Wednesday, July 16, 2008

Loss Valuation - Cost of Repairs Method

Loss Valuation - Cost of Repairs Method

Revised February 24, 2011, December 2012 and Jauary 18, 2013:
Author’s noteThis post continues to be the most popular post on this blog. When you read this post, also read the January 2013 post:


February 24, 2011: A number of viewers look at this entry, but few viewers look at a prior entry June 18, 2008, related entry “Figuring the Loss – Market Value Method.” Both should be reviewed. In fact the author generally believes that the “Market Value Method” is the preferred method. The preference is discussed in the June 18, 2008 entry.

The prior blog entry (Figuring the Loss – Market Value Method.) describes the manner of claiming a casualty loss using the market value method or Appraisal Method, requiring appraisals. There is an acceptable alternative, but it has certain pitfalls.

Instead of using an appraisal to compute the “economic loss” portion of the Form 4684, you can use the “Cost of Repairs” to compute the amount of the deductible loss. You are still limited to your cost basis for the asset lost, even if the cost of repairs exceeds your cost basis. As with the market value approach, if you decide to use the cost of repairs method, first, you must deduct any insurance recoveries for the loss from the both your cost basis of the asset lost and the computed total loss to determine if there is any deductible loss.

In fact, the IRS points out that it is not the estimated cost of repairs method, it is the cost of repairs method At:

 “FAQs [Frequently Asked Questions] for Disaster Victims - Casualty Loss (Valuations and Sections 165 (i)),”
(6/1/07) Q: A number of concerns have been raised by taxpayers and tax professionals about casualty loss valuations. While the IRS continues to research and develop specific answers to these issues, general guidance follows below.
the following response is noted: (12/15/09)
A: “…To be able to use the cost of repairs method to determine the decrease in FMV of a property, the repairs must have been made by the due date of the tax return.  If the repairs have not been made, the taxpayer should file the return without reporting the casualty loss informationAfter the repairs have been made, the taxpayer may file an amended return.” (Underlining added by author)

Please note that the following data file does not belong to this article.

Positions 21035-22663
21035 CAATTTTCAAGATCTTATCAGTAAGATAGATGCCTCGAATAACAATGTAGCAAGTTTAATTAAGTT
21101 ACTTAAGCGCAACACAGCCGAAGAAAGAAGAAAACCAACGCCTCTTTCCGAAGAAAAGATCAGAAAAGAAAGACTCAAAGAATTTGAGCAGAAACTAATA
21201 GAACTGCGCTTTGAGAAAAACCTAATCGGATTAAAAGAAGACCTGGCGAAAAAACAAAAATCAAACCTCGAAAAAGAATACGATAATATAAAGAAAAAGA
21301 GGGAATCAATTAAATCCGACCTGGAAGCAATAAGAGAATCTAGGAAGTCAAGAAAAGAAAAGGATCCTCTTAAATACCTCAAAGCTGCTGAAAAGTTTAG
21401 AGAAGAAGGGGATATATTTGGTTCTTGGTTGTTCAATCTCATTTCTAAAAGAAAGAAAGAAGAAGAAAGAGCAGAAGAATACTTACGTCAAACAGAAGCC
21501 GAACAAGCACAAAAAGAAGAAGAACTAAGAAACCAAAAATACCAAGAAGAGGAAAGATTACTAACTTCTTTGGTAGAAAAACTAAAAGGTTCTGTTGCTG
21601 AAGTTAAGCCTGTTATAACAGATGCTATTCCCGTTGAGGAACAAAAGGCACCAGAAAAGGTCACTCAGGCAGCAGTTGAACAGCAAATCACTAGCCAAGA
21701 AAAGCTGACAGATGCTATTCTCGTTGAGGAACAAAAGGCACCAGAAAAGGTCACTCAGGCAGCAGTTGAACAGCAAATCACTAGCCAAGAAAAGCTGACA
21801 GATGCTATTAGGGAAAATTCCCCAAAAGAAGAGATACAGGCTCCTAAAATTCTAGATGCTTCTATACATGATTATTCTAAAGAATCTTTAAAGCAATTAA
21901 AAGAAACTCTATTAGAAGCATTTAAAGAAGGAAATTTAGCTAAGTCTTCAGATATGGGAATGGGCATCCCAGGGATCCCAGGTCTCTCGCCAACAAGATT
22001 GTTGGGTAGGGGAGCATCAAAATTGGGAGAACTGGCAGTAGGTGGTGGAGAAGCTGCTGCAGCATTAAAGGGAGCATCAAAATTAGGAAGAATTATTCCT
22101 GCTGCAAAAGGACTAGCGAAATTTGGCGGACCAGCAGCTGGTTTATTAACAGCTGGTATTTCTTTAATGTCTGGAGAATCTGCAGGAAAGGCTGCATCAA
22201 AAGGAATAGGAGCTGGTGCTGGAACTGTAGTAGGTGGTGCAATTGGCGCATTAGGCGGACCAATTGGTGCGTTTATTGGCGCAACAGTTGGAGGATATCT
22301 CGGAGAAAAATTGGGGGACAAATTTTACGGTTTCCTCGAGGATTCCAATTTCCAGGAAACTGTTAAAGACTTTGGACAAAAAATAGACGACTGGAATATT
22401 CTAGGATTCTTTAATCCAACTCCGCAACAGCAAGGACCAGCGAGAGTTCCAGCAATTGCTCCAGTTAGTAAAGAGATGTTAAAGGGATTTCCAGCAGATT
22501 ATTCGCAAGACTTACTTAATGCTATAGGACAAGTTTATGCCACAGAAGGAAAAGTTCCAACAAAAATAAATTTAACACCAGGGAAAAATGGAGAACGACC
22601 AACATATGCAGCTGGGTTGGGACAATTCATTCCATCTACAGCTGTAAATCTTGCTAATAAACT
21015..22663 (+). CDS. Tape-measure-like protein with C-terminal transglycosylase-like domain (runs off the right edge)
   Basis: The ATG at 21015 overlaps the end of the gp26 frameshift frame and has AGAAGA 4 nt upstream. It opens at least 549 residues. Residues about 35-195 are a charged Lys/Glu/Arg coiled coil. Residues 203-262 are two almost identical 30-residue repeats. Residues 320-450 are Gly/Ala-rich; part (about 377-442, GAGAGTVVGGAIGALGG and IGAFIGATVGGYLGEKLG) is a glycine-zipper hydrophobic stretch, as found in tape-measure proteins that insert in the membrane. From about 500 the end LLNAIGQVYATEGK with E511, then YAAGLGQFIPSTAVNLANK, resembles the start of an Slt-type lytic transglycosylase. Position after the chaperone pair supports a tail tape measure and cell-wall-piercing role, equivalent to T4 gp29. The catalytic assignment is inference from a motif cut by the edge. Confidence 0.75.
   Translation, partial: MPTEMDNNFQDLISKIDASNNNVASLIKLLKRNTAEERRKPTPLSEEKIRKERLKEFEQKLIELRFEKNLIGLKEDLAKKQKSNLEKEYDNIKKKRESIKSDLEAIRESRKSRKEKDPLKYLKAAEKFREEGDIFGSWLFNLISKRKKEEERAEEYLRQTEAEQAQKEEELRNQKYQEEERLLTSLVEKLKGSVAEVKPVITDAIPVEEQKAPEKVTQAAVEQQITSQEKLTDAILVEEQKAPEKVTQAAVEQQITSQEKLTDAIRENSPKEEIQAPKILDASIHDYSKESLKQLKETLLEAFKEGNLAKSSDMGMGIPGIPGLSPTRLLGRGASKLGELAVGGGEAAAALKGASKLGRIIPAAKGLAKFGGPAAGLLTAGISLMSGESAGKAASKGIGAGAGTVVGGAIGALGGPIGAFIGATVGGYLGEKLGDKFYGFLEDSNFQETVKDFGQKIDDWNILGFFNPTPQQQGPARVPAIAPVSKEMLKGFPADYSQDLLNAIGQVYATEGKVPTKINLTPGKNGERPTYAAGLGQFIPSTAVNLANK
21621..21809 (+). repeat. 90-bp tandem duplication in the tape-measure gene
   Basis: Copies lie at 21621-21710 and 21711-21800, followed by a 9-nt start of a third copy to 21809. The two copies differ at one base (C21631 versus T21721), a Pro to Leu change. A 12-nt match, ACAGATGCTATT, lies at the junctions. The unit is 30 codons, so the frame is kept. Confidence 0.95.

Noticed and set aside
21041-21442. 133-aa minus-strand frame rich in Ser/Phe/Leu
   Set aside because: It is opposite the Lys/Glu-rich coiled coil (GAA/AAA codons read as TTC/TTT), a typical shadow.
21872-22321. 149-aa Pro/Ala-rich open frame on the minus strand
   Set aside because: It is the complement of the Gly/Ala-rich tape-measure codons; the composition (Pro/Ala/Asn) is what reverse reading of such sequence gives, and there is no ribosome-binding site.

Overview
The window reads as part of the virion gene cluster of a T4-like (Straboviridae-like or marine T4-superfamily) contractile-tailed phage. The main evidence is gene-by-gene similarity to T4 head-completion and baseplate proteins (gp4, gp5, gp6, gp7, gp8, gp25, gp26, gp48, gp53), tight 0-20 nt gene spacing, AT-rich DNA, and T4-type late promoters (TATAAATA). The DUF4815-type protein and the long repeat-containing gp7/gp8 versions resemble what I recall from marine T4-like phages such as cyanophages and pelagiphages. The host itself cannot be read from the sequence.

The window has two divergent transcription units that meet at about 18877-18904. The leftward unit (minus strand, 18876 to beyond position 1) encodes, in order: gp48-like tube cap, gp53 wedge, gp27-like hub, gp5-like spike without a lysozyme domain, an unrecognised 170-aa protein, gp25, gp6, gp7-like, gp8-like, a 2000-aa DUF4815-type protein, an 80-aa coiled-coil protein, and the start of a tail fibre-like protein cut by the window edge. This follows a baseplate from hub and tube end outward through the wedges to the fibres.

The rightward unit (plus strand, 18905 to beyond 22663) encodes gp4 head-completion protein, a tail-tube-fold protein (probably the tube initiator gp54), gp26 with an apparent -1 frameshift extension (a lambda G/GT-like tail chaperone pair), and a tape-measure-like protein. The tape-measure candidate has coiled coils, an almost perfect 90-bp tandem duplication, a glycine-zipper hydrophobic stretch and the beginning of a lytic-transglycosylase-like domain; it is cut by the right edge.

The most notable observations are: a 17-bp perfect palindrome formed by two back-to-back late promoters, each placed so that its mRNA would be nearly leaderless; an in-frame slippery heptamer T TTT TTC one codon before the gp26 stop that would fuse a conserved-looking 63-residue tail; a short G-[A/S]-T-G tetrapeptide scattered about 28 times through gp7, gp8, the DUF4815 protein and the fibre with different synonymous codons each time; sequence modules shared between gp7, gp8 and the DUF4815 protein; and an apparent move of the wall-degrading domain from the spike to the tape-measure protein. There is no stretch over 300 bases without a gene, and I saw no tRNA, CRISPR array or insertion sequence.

Because of the IRS position that the repair costs are not actually incurred, taxpayers must limit the deduction to the actual costs incurred if this method is used. An example of using this method follows:

Cost basis $100,000
Insurance recovery $ 95,000
Cost of repairs $120,000

Because the cost basis is less than the cost of repairs, the limit of deductibility is the cost basis of $100,000. Once you deduct the insurance recovery of $95,000, the deductible loss subject to other adjustments, is limited to only $5,000. In another example, the following facts are assumed:
Cost basis $150,000
Insurance recovery $ -0-
Cost of repairs $120,000

Without the insurance recovery and a cost basis in excess of the costs of repair, the deduction before other adjustments in this example is $120,000.

If a further assumption related to the above example is made that there was no insurance recovery and the homeowners did some of the repair work themselves, in order to save money, or decided against doing some of the repairs, there are additional reductions. If the homeowner actually only spent $85,000 to repair the damage, the IRS would adjust this loss down by $35,000: the difference between the cost using a contractor of $120,000 and the $85,000 that people actually spent.

The cost of repairs cannot include betterments or additions that were not part of the original asset that was damaged or lost.

Costs incurred are added to the cost basis of the asset lost regardless of those cost being repairs or betterments or additions.

Additionally, if the taxpayer decides to replace the property with another property and not repair the property, then the “Cost of Repairs Method” would not be used.

The two methods, “Cost of Repairs Method” and “Appraisal Method” will not likely result in the same economic loss amount. That is not a problem.

While the “Cost of Repairs Method” appears easier to apply, the restrictions place another type of burden on the asset owner that will most likely make it inappropriate for many major catastrophic loss situations.

All rights to reproduce or quote any part of the chapter in any other publication are reserved by the author. Republication rights limited by the publisher of the book in which this chapter appears also apply.


Certified Public Accountant

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This material was contributed by John Trapani. A Certified Public Accountant who has assisted taxpayers since 1976, in analyzing and reporting transactions of the type covered in this material.  
Internal Revenue Service Circular 230 Disclosure
This is a general discussion of tax law. The application of the law to specific facts may involve aspects that are not identical to the situations presented in this material. Relying on this material does not qualify as tax advice for purpose of mounting a defense of a tax position with the taxing authorities
The analysis of the tax consequences of any event is based on tax laws in effect at the time of the event.
This material was completed on the date of the posting
© 2008, 2011 & 2012, John Trapani, CPA,

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